Gordon et al. [61] also found that their young adult and adolescent participants indicated that their appearance ideals came from traditional media, social media, LGBT-specific media, dating apps, and family, suggesting that LGBT appearance ideals only slightly differs from heterosexual and cisgender appearance ideals, with the exception of the influence of LGBT-specific media. Four themes emerged regarding the participants’ experiences with these appearance ideals: (1) appearance ideals tended to interrelate with one’s sexual and/or gender identity development, in that respondents constructed their own ideal from a wide variety of sources, especially from sources that aligned with their own sexual and/or gender identity; (2) appearance ideals and LGBT stereotypes were intertwined, in that others expected them to have a certain appearance based on the stereotype of their sexual and/or gender identity (e.g., gay men stereotypically have a lean and muscular body); (3) gender identity, sexual orientation, and race/ethnicity all uniquely contributed to the pressure one felt to appear a certain way; and (4) LGBT-specific community spaces had the potential to be either affirming or constraining to one’s appearance, in that other sexual and gender minorities were either accepting of a variety of body shapes and sizes, or reinforced societal expectations of the ideal body type.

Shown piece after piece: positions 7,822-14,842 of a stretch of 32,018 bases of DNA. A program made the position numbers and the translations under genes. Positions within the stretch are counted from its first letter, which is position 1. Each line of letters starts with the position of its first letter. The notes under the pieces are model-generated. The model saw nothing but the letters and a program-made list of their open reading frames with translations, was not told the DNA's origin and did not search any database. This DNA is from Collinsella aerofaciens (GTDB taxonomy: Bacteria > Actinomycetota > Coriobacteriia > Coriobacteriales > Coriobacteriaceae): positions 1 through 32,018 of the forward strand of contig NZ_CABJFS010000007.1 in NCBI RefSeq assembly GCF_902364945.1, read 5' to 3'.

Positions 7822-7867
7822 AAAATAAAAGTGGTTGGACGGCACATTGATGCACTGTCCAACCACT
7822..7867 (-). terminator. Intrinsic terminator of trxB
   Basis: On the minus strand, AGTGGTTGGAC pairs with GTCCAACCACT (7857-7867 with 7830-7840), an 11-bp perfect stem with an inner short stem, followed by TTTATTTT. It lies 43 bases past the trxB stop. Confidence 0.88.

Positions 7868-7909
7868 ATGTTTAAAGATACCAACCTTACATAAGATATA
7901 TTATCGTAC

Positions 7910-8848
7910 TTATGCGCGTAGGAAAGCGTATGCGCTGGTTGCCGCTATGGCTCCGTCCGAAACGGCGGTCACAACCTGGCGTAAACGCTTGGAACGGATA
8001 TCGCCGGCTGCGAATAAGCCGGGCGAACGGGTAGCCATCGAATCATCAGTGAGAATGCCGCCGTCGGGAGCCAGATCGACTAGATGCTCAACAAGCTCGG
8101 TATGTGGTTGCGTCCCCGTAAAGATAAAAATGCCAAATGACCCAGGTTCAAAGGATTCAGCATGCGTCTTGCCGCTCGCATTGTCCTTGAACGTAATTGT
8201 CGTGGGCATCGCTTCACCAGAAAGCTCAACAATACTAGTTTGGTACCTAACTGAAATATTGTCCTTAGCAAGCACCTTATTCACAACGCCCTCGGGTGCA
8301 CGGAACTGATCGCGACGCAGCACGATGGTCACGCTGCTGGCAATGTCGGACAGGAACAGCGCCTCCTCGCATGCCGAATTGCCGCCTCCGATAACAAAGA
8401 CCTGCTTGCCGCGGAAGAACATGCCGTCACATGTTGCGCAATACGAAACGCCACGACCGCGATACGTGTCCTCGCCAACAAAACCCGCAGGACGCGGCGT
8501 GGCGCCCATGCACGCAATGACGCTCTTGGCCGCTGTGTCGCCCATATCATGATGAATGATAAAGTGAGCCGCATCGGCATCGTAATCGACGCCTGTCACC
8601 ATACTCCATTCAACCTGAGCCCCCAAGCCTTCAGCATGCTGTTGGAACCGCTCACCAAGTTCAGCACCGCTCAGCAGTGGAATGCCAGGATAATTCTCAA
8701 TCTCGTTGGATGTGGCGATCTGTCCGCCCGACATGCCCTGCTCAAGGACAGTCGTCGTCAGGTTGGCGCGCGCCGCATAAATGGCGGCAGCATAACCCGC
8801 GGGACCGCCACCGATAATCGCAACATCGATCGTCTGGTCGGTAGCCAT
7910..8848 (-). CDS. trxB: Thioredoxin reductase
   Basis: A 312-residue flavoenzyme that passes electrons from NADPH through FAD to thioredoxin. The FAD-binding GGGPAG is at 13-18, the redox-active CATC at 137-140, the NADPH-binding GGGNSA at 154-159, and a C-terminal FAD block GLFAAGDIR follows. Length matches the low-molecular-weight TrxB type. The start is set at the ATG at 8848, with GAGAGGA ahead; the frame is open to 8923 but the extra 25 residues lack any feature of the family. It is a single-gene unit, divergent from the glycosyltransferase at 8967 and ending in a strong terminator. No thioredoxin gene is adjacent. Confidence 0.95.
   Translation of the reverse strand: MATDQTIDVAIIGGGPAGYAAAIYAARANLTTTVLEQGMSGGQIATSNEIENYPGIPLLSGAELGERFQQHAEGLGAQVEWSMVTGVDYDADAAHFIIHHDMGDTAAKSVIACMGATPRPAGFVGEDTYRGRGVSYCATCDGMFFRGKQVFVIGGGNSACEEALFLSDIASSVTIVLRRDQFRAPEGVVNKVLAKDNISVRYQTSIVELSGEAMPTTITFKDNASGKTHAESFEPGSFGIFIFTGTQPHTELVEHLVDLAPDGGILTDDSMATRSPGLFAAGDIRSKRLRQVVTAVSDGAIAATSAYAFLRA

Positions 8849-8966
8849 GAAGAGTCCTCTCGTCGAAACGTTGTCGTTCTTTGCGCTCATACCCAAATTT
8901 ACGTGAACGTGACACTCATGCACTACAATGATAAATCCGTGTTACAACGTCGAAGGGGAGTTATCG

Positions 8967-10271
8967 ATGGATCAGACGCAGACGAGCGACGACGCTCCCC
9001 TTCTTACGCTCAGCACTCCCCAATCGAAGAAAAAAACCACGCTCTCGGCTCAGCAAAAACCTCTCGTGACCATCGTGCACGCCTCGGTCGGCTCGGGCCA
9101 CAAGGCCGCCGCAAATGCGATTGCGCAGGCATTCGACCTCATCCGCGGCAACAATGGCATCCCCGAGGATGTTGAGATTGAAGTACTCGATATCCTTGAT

Other research findings suggest that the sexual minority community has both protective and detrimental effects on adult LGB individuals’ body image and eating behaviors. For example, a qualitative study of LGB adults conducted by VanKim et al. [160] found that while many participants reported that their sexual orientation motivated them to be physically active, eat healthily, and have a positive body image, many other participants indicated their sexual orientation adversely impacted their exercise and eating behaviors. For example, some participants endorsed that there was greater body diversity in the LGBT community, while others reported that they felt like they needed their body to fit a particular aesthetic. Similarly, while approximately half of the participants denied that their sexual orientation posed any barriers to their physical activity, the other half of participants reported that they felt uncomfortable at the gym as a direct result of their sexual orientation. Finally, while many participants denied that their sexual orientation posed any impact on their eating behaviors, a substantial number of participants indicated that they engaged in binge eating due to their sexual orientation.